Because Volkswagen cannot modify the affected 2009 through 2012 Volkswagen Touareg and Audi Q7 generation 1 diesel vehicles to meet EPA-certified exhaust emissions standards, the settlement requires Volkswagen to offer owners of generation 1 vehicles the option to have the company buy back the car and to offer lessees a lease cancellation at no cost. If a plan is proposed by Volkswagen and approved by EPA and CARB to substantially reduce emissions from the generation 1 vehicles, Volkswagen will also have to offer that as an option for consumers.
For the generation 2 vehicles, Volkswagen will recall and fix these vehicles so they meet their certified exhaust emissions standards, after the technical solution is approved by regulators. If after extensive testing the solution does not perform as expected and is not approved, Volkswagen must offer to buy back the vehicles. In that case, the company can also seek approval of an emissions modification plan to substantially reduce emissions and, if approved, can offer that as an additional option for generation 2 vehicles.
Under the terms of the settlement, Volkswagen must achieve an overall recall rate of at least 85 percent for each of the generation 1 and generation 2 vehicles recall programs or pay additional sums into the mitigation trust fund. The buyback and lease termination program for generation 1 vehicles will begin within 30 days following court approval of the settlement. Vehicle modifications will become available to eligible owners and lessees once the modifications are approved by regulators.
Vehicle owners and lessees will receive updated information from Volkswagen, Audi and Porsche concerning their available buyback or modification options after today's settlement is approved by the court, and can also obtain information about these options at: www.VWCourtSettlement.com and www.AudiCourtSettlement.com.
The settlement requires Volkswagen to pay $225 million to fund projects across the country that will reduce emissions of NOx where the 3.0 liter vehicles were, are or will be operated. This funding is intended to fully mitigate the past and future NOx emissions from the 3.0 liter vehicles. That money will be placed in the same mitigation trust to be established under the partial settlement for the 2L vehicles. This $225 million is in addition to the $2.7 billion that Volkswagen is required to pay into that trust under the prior settlement. The mitigation trust will be administered by an independent trustee. Beneficiaries, which may include states, Puerto Rico, the District of Columbia and Indian tribes, may obtain funds for designated NOx reduction projects upon application to the trustee.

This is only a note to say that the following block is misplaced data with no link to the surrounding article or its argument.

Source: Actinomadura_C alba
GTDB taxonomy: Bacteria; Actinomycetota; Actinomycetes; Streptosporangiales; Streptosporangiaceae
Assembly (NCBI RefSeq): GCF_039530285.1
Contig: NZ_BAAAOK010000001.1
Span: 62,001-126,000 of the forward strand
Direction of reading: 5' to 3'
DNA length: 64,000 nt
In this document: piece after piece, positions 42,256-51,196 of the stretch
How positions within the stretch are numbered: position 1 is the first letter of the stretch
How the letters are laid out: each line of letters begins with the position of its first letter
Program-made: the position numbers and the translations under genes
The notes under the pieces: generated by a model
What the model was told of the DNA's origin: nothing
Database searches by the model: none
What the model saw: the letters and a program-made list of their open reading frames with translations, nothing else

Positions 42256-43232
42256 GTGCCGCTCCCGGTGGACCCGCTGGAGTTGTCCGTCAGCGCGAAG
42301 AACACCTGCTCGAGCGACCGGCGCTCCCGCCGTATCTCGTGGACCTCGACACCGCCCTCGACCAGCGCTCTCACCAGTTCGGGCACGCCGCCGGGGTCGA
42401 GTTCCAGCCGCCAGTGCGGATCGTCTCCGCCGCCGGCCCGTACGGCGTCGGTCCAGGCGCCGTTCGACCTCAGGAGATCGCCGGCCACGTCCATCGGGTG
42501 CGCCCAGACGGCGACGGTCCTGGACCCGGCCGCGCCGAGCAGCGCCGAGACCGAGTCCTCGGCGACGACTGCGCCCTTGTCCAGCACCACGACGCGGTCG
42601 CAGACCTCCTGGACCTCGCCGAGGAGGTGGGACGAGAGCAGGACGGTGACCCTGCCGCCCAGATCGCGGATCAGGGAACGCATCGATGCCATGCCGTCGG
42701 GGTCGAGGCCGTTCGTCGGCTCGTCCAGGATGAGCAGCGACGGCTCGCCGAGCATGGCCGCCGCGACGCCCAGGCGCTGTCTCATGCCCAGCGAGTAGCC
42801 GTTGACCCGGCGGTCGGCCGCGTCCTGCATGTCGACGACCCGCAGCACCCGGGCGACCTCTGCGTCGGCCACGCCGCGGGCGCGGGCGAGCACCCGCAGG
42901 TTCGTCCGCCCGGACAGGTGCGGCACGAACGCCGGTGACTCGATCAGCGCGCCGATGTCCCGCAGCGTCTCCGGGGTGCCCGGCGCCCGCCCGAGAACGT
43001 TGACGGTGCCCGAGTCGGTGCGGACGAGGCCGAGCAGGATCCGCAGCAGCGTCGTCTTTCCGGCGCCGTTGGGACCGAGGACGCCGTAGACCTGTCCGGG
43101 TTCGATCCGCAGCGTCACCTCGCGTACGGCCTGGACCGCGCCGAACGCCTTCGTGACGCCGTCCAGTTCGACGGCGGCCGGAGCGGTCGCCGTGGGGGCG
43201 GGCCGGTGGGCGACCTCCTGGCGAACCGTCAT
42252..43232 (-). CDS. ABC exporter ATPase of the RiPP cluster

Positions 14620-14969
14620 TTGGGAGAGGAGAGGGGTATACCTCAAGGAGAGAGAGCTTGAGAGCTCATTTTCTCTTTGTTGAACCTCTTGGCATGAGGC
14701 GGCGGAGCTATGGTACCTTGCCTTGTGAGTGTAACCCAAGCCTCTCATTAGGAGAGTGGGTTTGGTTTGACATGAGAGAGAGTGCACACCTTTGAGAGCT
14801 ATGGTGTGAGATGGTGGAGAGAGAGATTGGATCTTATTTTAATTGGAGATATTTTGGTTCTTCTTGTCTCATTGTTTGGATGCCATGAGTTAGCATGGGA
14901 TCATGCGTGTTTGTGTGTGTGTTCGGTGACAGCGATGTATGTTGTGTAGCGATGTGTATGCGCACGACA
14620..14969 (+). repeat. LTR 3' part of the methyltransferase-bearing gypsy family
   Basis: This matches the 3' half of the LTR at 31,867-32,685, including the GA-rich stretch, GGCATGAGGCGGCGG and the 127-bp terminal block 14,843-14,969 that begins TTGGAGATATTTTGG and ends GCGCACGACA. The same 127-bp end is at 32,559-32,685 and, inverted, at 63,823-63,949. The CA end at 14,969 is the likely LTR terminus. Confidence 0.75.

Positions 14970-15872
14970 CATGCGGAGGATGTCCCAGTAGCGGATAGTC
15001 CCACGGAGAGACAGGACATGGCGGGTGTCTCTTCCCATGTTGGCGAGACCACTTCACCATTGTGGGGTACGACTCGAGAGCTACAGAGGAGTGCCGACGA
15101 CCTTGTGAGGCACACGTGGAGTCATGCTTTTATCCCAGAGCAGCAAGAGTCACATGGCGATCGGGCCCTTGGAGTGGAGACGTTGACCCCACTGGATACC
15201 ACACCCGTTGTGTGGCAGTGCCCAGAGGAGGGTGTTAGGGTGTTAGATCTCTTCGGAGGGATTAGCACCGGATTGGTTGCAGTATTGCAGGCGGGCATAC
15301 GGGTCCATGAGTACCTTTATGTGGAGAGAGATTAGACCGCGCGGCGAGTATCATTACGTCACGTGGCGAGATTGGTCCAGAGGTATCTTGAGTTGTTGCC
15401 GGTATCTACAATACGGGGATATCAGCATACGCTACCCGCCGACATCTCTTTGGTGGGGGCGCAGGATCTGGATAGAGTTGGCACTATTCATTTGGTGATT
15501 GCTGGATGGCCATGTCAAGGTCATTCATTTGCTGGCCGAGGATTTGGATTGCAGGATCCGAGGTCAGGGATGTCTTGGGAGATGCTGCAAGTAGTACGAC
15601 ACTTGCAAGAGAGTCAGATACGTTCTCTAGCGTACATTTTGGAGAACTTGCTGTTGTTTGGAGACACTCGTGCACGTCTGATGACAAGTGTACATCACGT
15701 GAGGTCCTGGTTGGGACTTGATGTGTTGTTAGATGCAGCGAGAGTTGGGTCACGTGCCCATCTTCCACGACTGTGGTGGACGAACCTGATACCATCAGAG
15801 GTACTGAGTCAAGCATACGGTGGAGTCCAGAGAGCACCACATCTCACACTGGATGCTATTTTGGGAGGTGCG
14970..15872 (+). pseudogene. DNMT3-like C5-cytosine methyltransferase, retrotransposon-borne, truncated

The emissions reduction program will help reduce NOx pollution that contributes to the formation of harmful smog and soot, exposure to which is linked to a number of respiratory- and cardiovascular-related health effects as well as premature death. Children, older adults, people who are active outdoors (including outdoor workers) and people with heart or lung disease are particularly at risk for health effects related to smog or soot exposure. NO2 formed by NOx emissions can aggravate respiratory diseases, particularly asthma, and may also contribute to asthma development in children.
The provisions of the settlement are contained in a proposed consent decree filed today in the U.S. District Court for the Northern District of California, as part of the ongoing multi-district litigation, and will be subject to public comment period of 30 days, which will be announced in the Federal Register in the coming days. The consent decree will be available for viewing at www.justice.gov/enrd/consent-decrees.
Settlement Requires Volkswagen to Offer to Buy Back Older Vehicles, and Spend $225 Million to Mitigate NOx Pollution. Volkswagen Will Also Repair Newer Vehicles to Comply With the Standards to Which They Were Certified.
Environment and Natural Resources Division
Topic: Environment Updated December 20, 2016
Northern District of California DOJ / 16-1511 / December 20, 2016